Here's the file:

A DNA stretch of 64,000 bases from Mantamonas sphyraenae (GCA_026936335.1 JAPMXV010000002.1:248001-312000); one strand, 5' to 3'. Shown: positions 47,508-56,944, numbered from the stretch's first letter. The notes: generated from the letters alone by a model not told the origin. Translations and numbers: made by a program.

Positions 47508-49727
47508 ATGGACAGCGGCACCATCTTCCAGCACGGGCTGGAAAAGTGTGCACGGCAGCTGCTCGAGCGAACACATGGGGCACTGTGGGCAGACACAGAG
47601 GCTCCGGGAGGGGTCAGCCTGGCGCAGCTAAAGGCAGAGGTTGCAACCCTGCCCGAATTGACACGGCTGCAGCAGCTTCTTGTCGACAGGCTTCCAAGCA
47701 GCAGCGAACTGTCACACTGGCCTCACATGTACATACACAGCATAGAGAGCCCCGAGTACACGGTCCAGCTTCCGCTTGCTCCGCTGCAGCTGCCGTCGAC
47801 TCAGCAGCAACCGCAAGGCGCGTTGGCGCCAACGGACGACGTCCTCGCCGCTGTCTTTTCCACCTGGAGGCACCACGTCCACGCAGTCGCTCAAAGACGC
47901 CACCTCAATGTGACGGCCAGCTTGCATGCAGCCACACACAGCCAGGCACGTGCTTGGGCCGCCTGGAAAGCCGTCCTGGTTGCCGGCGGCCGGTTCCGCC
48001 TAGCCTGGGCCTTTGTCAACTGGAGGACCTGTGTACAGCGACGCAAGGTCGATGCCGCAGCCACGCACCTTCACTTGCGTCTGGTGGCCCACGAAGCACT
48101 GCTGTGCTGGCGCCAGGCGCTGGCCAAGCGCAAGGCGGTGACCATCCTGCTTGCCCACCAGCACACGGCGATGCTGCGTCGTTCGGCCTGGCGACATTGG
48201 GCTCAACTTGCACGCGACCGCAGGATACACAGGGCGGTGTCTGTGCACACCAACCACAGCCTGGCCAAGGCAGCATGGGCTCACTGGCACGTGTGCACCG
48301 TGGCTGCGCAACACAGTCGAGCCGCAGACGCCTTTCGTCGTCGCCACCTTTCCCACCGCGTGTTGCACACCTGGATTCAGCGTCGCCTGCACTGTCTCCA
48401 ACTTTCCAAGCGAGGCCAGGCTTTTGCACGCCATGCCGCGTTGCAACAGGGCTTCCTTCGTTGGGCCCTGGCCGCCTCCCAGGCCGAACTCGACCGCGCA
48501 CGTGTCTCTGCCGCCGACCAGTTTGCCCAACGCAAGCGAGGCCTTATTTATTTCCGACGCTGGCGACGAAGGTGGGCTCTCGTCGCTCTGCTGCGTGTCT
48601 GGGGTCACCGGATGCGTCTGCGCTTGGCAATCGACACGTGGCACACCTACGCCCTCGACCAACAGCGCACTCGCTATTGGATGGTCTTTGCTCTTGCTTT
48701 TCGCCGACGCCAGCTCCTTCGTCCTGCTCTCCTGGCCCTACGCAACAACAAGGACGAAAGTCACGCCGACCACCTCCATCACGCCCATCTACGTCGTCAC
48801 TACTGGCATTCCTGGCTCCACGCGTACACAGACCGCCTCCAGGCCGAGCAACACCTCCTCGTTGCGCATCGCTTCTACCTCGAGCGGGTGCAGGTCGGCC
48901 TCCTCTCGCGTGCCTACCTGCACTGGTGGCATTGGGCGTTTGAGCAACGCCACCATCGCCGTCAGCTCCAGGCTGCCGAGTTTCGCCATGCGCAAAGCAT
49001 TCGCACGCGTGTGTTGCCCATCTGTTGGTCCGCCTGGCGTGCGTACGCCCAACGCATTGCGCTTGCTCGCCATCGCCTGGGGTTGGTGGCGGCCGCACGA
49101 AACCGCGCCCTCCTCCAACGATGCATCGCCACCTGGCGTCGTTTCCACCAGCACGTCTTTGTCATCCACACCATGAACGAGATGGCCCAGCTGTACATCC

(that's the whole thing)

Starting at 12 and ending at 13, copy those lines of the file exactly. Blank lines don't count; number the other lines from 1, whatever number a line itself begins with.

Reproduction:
48401 ACTTTCCAAGCGAGGCCAGGCTTTTGCACGCCATGCCGCGTTGCAACAGGGCTTCCTTCGTTGGGCCCTGGCCGCCTCCCAGGCCGAACTCGACCGCGCA
48501 CGTGTCTCTGCCGCCGACCAGTTTGCCCAACGCAAGCGAGGCCTTATTTATTTCCGACGCTGGCGACGAAGGTGGGCTCTCGTCGCTCTGCTGCGTGTCT